Z and T v United Kingdom: ECHR 28 Feb 2006

The applicants were Christian Pakistanis. Their asylum claims having failed, they feared that if returned to Pakistan, they would be persecuted, and asked for their article 9 rights, saying that the flagrant denial test should not be applied, as this would fail to respect the primacy of the applicants’ religious rights.
Held: The argument was rejected. Even assuming that article 9 was capable of being engaged in the case of the expulsion of an individual by a Contracting State, the applicants had not shown that they were personally at risk or were members of such a vulnerable or threatened group, or in such a precarious position as Christians, as might disclose a flagrant violation of article 9 of the Convention. However, only very limited assistance was to be found in article 9: ‘Otherwise it would be imposing an obligation on Contracting States effectively to act as indirect guarantors of freedom of worship for the rest of the world. If, for example, a country outside the umbrella of the Convention were to ban a religion but not impose any measure of persecution, prosecution, deprivation of liberty or ill-treatment, the court doubts that the Convention could be interpreted as requiring a Contracting State to provide the adherents of that banned sect with the possibility of pursuing that religion freely and openly on their own territories. While the court would not rule out the possibility that the responsibility of the returning state might in exceptional circumstances be engaged under article 9 of the Convention where the person concerned ran a real risk of flagrant violation of that article in the receiving state, the court shares the view of the House of Lords in the Ullah case that it would be difficult to visualise a case in which a sufficiently flagrant violation of article 9 would not also involve treatment in violation of article 3 of the Convention.’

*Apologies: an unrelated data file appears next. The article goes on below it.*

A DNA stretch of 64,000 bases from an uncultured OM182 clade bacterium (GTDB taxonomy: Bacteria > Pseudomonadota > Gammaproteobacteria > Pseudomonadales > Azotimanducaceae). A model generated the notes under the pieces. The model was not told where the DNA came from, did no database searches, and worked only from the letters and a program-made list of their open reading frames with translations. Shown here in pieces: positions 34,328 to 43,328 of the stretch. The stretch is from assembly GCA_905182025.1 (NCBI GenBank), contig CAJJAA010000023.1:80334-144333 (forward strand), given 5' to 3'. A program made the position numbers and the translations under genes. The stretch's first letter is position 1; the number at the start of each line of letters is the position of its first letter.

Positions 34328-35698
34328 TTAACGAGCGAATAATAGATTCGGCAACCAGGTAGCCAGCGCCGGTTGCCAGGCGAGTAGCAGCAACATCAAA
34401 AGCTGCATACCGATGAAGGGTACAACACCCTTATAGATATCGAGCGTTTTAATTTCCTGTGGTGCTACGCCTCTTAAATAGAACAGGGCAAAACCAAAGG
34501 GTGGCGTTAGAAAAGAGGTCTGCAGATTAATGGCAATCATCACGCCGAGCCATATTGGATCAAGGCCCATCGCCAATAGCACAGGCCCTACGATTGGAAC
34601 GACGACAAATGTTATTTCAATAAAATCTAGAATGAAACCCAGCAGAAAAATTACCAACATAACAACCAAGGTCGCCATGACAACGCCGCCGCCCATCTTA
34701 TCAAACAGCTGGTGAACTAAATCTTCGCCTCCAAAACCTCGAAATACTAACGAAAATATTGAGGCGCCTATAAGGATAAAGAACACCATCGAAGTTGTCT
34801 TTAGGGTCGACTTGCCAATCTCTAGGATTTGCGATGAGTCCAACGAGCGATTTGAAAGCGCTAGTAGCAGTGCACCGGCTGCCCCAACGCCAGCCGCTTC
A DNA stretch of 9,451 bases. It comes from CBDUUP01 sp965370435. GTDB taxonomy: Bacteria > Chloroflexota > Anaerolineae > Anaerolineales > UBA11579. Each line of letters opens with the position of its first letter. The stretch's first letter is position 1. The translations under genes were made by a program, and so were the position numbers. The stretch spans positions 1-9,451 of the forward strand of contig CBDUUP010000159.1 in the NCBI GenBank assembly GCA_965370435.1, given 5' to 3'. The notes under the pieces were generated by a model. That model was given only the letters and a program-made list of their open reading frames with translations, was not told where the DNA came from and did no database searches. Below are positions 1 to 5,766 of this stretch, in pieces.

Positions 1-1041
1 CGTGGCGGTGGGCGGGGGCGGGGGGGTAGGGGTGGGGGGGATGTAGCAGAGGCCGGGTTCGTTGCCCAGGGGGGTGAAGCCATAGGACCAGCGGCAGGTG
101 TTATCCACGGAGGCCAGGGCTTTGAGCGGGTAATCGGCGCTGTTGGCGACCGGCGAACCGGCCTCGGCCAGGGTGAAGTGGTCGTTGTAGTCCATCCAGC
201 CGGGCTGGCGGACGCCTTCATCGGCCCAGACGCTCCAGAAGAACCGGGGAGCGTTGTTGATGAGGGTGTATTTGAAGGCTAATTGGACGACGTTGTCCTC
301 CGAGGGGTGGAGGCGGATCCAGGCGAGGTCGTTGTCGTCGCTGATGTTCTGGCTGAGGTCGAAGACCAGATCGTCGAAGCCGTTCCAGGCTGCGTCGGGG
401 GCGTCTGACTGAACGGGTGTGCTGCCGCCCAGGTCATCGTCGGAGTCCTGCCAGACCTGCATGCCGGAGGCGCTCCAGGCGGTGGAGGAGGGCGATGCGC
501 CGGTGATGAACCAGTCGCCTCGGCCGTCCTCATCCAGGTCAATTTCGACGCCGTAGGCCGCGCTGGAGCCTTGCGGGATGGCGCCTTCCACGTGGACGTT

Unreported, 28 February 2006, 27034/05, [2006] ECHR 1177
Bailii
European Convention on Human Rights 9
England and Wales
Cited by:
CitedEM (Lebanon) v Secretary of State for the Home Department HL 22-Oct-2008
The claimant challenged the respondent’s decision to order the return of herself and her son to Lebanon.
Held: The test for whether a claimant’s rights would be infringed to such an extent as to prevent their return home was a strict one, but . .

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Updated: 20 May 2021; Ref: scu.277276